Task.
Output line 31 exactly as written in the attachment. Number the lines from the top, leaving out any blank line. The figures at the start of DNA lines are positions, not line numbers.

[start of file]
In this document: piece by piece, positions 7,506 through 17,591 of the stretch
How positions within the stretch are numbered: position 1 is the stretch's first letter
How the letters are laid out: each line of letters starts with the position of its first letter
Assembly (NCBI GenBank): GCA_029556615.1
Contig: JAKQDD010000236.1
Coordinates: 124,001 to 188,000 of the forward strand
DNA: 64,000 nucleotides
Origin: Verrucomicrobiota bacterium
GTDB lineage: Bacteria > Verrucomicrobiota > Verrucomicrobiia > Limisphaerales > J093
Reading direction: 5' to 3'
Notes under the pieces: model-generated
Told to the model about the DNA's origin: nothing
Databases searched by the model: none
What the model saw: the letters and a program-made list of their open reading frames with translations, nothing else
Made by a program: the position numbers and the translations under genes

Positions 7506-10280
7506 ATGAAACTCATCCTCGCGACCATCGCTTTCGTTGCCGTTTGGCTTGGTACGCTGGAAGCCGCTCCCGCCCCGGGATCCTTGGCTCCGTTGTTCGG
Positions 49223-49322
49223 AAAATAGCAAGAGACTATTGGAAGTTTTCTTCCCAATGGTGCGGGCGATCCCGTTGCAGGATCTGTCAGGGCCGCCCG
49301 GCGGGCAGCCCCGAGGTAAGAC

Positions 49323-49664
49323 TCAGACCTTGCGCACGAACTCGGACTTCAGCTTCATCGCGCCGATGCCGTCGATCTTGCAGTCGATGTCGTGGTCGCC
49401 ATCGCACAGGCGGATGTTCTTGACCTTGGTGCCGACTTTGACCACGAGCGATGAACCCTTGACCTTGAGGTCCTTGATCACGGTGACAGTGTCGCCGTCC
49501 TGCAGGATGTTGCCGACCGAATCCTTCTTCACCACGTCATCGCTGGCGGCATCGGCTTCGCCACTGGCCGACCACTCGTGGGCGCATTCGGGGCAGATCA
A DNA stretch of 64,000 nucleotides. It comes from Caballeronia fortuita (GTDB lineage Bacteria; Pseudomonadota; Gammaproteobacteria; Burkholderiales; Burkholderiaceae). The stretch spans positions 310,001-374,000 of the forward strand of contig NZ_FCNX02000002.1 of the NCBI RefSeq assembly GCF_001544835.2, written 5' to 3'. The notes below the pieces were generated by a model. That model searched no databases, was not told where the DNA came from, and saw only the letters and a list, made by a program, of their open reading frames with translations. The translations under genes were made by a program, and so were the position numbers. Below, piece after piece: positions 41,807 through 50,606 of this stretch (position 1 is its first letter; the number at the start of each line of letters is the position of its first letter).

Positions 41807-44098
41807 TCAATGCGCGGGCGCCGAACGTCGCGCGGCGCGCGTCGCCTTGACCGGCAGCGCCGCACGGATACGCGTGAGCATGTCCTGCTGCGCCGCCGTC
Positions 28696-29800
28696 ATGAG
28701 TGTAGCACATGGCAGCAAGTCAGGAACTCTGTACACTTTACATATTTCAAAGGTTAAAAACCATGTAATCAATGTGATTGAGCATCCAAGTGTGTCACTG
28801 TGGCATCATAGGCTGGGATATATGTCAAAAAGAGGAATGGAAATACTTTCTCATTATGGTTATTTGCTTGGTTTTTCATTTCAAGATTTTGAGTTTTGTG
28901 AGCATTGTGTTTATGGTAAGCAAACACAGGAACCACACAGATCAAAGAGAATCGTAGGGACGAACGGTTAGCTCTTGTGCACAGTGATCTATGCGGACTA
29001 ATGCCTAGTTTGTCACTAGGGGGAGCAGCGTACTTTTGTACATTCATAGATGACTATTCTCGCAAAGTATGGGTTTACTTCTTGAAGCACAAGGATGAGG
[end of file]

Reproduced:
28801 TGGCATCATAGGCTGGGATATATGTCAAAAAGAGGAATGGAAATACTTTCTCATTATGGTTATTTGCTTGGTTTTTCATTTCAAGATTTTGAGTTTTGTG